On the booze front the wine list isn’t bad at all, with a reasonable selection including an Indian white (oddly not an Indian red though)
It is always nice to see a riesling on a list in an Indian reataurant, as it is a wine that works very well with spice (as long as there isn’t overpowering heat).
Here the riesling was a zippy New World number (from Victoria in Australia) in the form of a Deakin Estate 2017.
Nice aromas of citrus, with just a touch of kerosene, on the nose and refreshing acidity, with lime and mandarin, on the palate. It worked very well with the curries and was fairly priced at £22.50 (it retails at around the £10 mark).
Our friend are not great white wine drinkers, so we also ordered a shiraz viogner blend from the same producer.
Nice rich ripe fruits and a touch of peppery spice coming from this wine. These flavours, the absence of much oak and lack of robust tannins meant it didn’t clash with the spices in our curries (tannin heavy wines tend to taste metallic with curries on my palate). As with the white, it was fairly priced at £20 (it retails at £8.39).
For beer drinkers, there are the usual suspects. I am not a huge beer drinker, but with the profusion of craft beers I think they could be a touch more adventurous.
Read an article recently that provided some nice sounding beer options with various curries. Seems there is a interesting beer, beyond lager, to go with most curries.
Personally think Indian restaurants are missing a trick if they fail to tap into the burgeoning craft beer market.
I also think a sherry, in the form of an Oloroso or a Palo Cortado, would have paired very well with my lamb curry dish. Regrettably I saw no sherries on the drinks menu, which is a shame (but perhaps unsurprising) as they work exceptionally well paired with spicy foods.
We finished off proceeding with a chai tea.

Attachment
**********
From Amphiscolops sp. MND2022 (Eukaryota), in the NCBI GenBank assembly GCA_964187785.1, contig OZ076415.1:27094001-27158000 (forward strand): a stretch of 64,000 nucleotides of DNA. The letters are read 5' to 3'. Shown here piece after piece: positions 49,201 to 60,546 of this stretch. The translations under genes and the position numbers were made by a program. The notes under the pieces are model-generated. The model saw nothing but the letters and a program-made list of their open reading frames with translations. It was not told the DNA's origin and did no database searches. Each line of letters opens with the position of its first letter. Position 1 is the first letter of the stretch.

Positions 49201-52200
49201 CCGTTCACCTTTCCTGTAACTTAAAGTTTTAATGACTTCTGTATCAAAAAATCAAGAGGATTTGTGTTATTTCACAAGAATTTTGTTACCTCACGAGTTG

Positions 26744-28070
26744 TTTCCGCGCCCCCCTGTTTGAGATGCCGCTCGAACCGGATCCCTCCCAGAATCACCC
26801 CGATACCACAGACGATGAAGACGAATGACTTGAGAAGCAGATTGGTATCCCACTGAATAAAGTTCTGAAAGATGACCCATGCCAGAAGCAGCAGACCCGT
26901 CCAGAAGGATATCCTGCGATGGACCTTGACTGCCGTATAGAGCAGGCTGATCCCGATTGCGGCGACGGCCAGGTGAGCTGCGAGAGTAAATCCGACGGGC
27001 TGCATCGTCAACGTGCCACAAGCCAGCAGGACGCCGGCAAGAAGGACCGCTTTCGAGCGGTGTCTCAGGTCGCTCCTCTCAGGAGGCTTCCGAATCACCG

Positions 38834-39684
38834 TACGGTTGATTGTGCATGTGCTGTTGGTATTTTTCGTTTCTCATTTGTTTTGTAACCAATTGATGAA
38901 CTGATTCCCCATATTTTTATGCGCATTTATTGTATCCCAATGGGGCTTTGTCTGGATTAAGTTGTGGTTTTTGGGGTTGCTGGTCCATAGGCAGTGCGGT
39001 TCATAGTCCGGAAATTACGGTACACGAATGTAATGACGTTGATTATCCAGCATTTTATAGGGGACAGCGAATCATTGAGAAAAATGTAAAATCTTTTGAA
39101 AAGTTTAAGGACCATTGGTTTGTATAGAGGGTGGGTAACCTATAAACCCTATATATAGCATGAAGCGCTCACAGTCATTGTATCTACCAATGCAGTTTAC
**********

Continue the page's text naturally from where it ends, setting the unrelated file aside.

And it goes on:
Bit weak for my tastes and I prefer it a tad sweeter (I added a couple of sashets of sugar, which is odd for me as I usual hate even a grain of sugar in my tea, to mine).
I thought the food here was excellent. Great flavours and the kitchen sure knows how to use spices to the max. Stuff we had was at least as good as that I have had at the Purple Poppadum and Mint & Mustard and it has the benefit of being somewhat cheaper than either of those two places. By way of example, a seemingly identical sea bass dish here is £13.95 as against £15.95 at Mint & Mustard and £16.95 at the Purple Poppadom.
The bill for 4 of us with 3 courses, chai teas and two bottles of wine was just over £159 (sans a well deserved tip – service was very good).
For the quality of what we had, I thought that was excellent value. You even get a dish of sugar coated fennel seeds to sweeten the bill.
Would I go back? Definitely – one of the best curries I have had in Cardiff – stat.
Their tasting menus also look good value at £27
and £20 for the post 9 o’clock one (good idea that).
I also notice they do some good value lunch time offers
All in all a very strong offering and my new “go to” Indian.
Don’t just take my word for it- Gourmet Gorro is a fan and he is a man who knows a good curry when he eats one.
Address: 125 Station Road, Llandaf North, Cardiff, CF14 2FE
Tel: 029 20 567 100